I do not think the Chicago Cubs will become sellers by MLB’s Trade Deadline on July 31. That would not be my bet. Just last weekend, Theo Epstein essentially said on The Score that he couldn’t picture it happening, and left only the tiniest crack that it could happen if the Cubs came out of the break in total disaster mode.
That is all to say, a sane and rational discussion of the Cubs becoming sellers this year must begin with this point: it is extremely unlikely to happen.
Even as the Cubs have looked lifeless at times, even as they stand two games under .500, and even as they stand 5.5 games out of first place in the NL Central, they are a talented team, objectively capable of winning enough games in the second half to overtake a Brewers club that may not keep winning at this pace. Any time that’s true in July, your team should not be selling. The value of a playoff race – to the fans, to the clubhouse, and to the coffers – is simply too great to give up unless it looks a lot less plausible than it does today for the Cubs.
Should the Cubs come out of the break on a losing streak, and deal with another significant injury or two, while the Brewers (and perhaps the Cardinals, too) keep winning? Then I think the dynamic of this conversation could change rather quickly – in part because it would have to change rather quickly if the Cubs were going to set a new course at that point with just a couple weeks left before the Trade Deadline.
So let’s imagine that the shocking happens, and the Cubs find themselves pretty clearly in a position to sell within a week or two. What would that look like?
Given the carryover talent (and cash) the Cubs have heading into 2018, it would make no sense to do any kind of significant teardown right now. Trades must (1) improve the team for 2018, and/or (2) trade expiring assets.
To that end, we have to be realistic of what the Cubs actually even have to sell at this point.
The bullpen is unquestionably loaded with attractive pieces, including short-term guys like Wade Davis, Koji Uehara, Brian Duensing, Pedro Strop, and a maybe-possibly-revitalized Hector Rondon. Davis, of course, would carry the disproportionate weight of that value, and could net a legitimately very good and valuable prospect package.
Bear in mind: under the new CBA, compensation for big market teams like the Cubs are reduced when a qualified free agent walks. If the Cubs made Davis a qualifying offer at the end of the season and he rejected it, they would now receive only a pick after the second round of the draft, not the first. The difference in value there is significant, making a trade all the more attractive.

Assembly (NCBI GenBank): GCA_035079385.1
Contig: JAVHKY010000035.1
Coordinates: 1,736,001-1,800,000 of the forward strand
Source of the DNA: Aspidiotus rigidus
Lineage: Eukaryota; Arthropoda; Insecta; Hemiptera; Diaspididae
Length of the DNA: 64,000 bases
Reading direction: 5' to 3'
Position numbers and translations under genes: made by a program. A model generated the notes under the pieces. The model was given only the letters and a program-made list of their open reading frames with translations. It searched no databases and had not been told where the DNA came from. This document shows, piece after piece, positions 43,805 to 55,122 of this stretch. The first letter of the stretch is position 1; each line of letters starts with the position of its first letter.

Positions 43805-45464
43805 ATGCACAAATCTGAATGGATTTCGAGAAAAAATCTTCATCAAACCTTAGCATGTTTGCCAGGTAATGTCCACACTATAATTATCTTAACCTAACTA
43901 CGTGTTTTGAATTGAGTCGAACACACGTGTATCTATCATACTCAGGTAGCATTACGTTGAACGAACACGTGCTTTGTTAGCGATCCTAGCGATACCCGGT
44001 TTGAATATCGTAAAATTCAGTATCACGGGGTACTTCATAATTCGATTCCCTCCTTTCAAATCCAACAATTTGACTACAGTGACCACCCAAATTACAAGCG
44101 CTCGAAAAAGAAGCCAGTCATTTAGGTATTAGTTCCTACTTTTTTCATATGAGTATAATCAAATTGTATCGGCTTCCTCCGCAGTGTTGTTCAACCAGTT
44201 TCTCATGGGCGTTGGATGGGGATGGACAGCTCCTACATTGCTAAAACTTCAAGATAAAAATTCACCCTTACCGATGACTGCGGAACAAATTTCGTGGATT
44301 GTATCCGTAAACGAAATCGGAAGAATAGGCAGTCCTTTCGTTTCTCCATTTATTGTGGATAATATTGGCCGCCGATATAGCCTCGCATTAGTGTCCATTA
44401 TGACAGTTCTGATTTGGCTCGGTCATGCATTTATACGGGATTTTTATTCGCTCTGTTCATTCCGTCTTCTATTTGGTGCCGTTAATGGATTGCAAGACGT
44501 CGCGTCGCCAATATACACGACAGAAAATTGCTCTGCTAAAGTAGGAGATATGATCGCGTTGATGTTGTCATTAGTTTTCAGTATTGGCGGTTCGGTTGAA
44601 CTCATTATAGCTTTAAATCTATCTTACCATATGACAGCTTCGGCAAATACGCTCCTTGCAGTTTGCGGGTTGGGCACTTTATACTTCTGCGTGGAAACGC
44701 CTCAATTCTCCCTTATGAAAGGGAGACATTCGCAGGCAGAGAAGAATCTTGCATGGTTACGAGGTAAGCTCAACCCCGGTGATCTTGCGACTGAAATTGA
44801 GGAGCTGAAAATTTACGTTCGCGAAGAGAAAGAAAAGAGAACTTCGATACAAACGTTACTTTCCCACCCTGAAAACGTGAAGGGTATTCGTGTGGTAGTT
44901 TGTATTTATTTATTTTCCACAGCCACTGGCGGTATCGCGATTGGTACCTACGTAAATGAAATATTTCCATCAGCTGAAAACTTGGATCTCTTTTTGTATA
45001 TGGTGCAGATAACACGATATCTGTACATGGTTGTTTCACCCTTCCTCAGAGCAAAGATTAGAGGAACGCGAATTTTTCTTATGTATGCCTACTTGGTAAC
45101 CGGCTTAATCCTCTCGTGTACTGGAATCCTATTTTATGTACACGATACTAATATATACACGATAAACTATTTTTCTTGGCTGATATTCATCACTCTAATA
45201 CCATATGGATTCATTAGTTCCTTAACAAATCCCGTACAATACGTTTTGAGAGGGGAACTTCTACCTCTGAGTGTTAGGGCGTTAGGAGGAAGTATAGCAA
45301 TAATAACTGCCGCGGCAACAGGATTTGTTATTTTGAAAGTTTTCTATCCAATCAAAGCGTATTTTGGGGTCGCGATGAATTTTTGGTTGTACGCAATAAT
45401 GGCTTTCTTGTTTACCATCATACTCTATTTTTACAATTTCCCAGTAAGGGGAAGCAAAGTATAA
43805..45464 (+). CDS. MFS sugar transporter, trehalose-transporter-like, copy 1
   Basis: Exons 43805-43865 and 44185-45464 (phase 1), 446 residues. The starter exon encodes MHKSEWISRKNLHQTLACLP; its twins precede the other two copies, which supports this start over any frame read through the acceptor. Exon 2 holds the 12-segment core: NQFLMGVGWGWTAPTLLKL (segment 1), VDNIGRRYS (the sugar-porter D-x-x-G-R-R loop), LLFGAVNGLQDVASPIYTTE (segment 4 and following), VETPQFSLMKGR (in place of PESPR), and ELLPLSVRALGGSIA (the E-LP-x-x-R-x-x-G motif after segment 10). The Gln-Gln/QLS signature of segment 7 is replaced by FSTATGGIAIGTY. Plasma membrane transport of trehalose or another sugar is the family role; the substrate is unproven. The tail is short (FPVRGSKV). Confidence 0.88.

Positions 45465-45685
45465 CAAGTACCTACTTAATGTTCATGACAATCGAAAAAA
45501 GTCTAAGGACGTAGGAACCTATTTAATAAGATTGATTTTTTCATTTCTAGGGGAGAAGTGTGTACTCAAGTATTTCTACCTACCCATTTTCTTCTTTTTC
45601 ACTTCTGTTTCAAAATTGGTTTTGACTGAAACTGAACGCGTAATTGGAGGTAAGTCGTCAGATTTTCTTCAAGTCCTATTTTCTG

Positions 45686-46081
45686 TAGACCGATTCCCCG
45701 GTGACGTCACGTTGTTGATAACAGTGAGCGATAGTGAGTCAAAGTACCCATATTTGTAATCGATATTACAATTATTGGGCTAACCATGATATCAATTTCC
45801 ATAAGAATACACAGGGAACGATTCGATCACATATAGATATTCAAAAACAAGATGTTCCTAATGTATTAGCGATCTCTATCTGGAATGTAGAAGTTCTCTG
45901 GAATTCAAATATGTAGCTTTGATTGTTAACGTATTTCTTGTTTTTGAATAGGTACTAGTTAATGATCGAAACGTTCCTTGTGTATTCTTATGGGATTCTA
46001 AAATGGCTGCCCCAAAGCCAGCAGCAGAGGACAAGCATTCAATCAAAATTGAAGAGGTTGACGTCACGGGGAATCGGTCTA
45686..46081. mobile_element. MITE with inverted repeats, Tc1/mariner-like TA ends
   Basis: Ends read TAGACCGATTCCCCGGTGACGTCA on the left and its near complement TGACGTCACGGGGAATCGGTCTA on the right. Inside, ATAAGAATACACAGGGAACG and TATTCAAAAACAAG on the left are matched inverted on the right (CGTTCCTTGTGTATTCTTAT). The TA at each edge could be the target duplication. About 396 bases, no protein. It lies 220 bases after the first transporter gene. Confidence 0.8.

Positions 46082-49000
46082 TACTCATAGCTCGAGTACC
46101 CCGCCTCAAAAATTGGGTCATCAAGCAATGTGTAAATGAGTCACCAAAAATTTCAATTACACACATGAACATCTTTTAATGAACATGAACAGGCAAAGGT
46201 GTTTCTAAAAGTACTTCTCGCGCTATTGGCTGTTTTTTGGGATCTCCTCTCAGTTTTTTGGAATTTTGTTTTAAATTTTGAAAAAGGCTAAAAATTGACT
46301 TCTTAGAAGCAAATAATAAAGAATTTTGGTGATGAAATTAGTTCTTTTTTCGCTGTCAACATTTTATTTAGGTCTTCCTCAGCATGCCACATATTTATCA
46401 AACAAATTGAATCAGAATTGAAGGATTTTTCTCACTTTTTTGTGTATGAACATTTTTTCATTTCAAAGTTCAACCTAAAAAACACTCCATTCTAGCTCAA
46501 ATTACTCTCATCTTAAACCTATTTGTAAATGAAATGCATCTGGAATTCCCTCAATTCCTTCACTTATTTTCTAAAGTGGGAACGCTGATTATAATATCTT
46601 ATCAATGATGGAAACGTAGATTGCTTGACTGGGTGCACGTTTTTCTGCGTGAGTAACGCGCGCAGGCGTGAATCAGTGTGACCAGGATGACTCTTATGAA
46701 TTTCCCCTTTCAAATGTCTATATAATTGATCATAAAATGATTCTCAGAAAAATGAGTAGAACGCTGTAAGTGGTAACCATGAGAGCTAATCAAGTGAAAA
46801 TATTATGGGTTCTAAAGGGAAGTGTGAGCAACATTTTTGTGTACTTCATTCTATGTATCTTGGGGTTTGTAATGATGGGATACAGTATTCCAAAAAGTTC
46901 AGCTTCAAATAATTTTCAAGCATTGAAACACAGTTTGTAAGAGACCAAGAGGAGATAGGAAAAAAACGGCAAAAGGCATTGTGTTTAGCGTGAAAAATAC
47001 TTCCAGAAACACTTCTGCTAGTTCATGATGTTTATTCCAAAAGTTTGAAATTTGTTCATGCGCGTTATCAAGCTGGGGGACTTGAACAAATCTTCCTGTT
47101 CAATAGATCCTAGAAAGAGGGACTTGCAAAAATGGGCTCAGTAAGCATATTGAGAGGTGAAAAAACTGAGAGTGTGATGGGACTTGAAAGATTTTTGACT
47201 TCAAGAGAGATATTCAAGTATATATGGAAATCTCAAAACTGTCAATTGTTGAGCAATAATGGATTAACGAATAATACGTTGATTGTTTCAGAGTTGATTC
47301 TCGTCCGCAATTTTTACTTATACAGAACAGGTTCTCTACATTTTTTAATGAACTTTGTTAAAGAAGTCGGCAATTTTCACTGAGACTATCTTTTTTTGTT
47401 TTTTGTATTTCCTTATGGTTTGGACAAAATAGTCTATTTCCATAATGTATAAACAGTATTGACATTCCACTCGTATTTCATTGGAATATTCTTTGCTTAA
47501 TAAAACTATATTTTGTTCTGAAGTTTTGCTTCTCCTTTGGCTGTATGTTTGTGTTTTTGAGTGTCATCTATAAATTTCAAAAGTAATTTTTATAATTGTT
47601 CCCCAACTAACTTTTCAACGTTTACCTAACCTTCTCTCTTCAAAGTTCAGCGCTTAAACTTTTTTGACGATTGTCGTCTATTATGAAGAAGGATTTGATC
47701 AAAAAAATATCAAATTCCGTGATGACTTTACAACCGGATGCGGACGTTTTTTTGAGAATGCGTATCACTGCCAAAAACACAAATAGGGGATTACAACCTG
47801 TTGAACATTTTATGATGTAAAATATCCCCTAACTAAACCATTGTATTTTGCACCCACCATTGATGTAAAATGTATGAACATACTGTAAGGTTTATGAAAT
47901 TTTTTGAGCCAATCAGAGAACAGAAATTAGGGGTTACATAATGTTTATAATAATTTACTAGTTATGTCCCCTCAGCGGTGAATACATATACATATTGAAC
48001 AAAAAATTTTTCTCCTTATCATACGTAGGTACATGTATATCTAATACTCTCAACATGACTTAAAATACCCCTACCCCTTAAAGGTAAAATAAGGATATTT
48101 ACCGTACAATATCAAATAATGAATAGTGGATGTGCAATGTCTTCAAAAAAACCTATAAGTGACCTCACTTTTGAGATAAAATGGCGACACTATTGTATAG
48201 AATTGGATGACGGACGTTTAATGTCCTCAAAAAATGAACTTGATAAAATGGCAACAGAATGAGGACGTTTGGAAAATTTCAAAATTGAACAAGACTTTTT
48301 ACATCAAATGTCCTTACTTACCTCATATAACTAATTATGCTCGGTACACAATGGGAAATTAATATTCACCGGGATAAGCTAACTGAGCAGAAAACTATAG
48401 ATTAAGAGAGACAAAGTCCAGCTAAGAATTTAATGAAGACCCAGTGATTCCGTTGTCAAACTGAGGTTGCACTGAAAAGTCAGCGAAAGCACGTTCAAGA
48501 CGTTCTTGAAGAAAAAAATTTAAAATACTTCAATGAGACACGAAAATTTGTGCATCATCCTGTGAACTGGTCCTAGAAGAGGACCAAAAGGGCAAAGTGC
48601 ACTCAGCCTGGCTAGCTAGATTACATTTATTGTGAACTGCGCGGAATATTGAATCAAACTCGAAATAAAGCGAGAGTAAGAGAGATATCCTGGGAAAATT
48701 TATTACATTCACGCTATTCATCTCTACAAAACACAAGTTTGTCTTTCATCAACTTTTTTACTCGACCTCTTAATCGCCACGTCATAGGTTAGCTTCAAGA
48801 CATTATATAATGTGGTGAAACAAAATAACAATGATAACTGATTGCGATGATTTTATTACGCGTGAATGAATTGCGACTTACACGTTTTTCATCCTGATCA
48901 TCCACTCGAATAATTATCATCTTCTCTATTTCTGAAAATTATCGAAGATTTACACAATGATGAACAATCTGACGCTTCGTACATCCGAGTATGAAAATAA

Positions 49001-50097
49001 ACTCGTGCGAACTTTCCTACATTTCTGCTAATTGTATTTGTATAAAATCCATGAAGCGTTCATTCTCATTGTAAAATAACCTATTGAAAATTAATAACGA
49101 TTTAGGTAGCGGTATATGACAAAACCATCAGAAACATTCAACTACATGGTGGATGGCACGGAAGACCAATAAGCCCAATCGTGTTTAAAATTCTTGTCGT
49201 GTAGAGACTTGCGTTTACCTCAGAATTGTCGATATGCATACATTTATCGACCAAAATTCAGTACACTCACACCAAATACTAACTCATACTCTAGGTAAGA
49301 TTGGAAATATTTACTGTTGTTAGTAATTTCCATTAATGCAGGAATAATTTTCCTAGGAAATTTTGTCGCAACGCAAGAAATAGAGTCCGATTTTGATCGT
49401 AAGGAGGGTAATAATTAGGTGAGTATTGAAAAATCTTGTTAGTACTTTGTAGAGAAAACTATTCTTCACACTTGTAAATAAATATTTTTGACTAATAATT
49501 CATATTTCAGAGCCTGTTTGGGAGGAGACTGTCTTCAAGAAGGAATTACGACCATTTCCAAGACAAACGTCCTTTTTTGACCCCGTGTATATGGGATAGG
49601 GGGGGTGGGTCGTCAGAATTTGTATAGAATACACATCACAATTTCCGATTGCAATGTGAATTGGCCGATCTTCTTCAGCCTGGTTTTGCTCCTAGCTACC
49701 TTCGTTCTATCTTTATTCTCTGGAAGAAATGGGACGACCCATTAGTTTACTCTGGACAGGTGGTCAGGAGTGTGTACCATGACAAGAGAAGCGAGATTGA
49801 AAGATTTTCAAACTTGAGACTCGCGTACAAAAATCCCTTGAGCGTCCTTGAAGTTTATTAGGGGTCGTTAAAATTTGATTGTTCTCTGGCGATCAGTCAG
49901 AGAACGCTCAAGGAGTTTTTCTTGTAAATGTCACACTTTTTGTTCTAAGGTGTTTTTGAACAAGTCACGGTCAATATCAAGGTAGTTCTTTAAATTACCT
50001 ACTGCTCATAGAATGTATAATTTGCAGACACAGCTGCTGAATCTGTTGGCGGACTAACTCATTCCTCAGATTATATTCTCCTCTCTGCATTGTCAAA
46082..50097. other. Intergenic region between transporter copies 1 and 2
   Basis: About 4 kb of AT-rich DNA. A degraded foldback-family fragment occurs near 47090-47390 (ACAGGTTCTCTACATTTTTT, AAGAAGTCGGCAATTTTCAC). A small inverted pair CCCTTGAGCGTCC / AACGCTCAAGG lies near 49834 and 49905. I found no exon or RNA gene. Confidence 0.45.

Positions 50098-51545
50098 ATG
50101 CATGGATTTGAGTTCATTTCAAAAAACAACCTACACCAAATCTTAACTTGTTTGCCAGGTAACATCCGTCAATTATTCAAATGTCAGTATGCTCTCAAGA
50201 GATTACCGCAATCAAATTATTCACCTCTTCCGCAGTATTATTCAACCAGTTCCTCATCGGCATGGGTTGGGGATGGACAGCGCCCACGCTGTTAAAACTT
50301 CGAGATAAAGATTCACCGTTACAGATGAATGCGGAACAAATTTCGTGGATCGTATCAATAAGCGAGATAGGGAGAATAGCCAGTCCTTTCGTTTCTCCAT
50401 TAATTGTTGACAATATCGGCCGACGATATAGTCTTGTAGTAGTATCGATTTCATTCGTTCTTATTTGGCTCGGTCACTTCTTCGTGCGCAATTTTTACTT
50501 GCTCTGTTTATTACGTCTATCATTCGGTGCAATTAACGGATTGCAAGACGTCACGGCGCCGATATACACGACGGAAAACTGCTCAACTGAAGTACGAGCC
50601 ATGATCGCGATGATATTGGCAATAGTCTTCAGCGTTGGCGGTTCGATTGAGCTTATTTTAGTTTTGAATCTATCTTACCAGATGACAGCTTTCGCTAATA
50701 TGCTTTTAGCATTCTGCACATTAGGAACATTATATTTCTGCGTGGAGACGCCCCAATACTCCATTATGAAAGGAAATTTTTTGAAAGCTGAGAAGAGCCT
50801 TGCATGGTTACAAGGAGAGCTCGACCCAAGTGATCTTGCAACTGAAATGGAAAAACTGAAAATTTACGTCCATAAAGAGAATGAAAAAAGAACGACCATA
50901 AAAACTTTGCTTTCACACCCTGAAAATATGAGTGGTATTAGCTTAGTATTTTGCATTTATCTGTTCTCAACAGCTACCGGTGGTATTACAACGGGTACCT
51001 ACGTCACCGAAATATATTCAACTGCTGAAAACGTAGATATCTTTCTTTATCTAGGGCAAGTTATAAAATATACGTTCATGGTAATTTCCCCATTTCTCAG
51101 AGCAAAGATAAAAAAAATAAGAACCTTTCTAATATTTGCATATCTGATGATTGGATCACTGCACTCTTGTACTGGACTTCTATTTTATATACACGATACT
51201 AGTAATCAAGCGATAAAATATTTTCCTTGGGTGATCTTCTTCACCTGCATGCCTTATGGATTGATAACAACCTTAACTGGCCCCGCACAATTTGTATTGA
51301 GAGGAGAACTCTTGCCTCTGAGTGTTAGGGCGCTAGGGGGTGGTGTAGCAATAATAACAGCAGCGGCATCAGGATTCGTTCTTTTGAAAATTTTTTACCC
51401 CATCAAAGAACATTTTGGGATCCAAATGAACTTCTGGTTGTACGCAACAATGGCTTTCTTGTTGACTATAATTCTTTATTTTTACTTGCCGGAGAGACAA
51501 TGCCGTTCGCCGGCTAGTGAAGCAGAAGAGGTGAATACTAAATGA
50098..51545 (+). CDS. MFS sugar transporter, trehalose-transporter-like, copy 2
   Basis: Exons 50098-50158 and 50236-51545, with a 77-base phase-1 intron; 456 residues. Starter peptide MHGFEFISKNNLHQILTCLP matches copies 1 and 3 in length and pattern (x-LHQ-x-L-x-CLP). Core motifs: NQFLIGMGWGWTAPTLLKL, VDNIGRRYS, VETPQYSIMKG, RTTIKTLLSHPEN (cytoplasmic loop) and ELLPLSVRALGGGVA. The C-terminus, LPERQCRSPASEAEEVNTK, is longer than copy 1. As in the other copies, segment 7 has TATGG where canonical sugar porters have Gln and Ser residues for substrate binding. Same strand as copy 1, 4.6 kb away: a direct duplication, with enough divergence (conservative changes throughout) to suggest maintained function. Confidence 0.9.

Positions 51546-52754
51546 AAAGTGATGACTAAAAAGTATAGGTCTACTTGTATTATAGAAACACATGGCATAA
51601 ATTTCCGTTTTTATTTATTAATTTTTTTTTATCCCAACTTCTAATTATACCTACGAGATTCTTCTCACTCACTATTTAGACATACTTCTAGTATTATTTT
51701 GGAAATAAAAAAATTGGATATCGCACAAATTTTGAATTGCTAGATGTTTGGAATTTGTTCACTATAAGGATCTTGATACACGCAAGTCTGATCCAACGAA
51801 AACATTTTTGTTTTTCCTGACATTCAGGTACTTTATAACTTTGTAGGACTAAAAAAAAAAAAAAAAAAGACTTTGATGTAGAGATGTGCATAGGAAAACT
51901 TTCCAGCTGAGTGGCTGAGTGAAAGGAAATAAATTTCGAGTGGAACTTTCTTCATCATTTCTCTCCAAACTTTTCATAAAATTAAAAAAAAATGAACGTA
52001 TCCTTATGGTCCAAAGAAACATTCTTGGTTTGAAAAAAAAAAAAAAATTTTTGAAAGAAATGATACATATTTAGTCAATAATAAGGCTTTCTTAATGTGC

Again: assuming the Cubs became sellers, which we are still saying is not a likely path.
Would I consider trading Davis even in a scenario where the Cubs aren’t “sellers”? As in, cash in Davis’s value now, let someone like Carl Edwards Jr. take over the closer’s job and see what happens? You know what? If the return for Davis was utterly insane, I would consider it. But I’d also have to be REALLY careful to manage the messaging to the team, because trading away your rockstar closer when you’re trying to come back in a playoff race is a tough thing to pull off. So tough, that I think this is all academic.
So, then, if the Cubs are not full-on sellers, I do not expect them to shop Davis. But if they’re kind of meandering in the standings over the next two weeks? I don’t think you can entirely rule it out, given the potential value proposition.
As for the Cubs’ other short-term assets, the big name is Jake Arrieta, but I think his rental value has taken an enormous hit this season, from the erratic results to the diminished velocity to the $15.6 million he’s making this year. Is he tradable for something of note? Probably. But does he get such a haul that you’re trading him no matter what if you become sellers? I’m actually not sure. Maybe with a few dominant starts here out of the break (but then, with three great Arrieta starts that net the team wins, that could be enough to move the needle on the Cubs’ sell decision anyway).
On the positional side, there’s extremely little you’d consider moving as a “seller.” Jon Jay could be a nice complementary player for a playoff team, and … that’s actually probably it. There are other guys the Cubs could move, of course, but none have the short-term contract/decent value combination that makes the most sense in July sell trades.
At the end of this discussion, I’m left with two thoughts:
(1) I think it’s very unlikely that any of this matters, because the Cubs will probably stay close enough to the Brewers over the next few weeks to prevent them from seriously considering selling (especially if they start buying!); and
(2) Even if the Cubs did become sellers, they have a relatively limited pool of short-term, impact assets that teams are going to pay a really attractive price to get. That, in turn, makes selling even less attractive.
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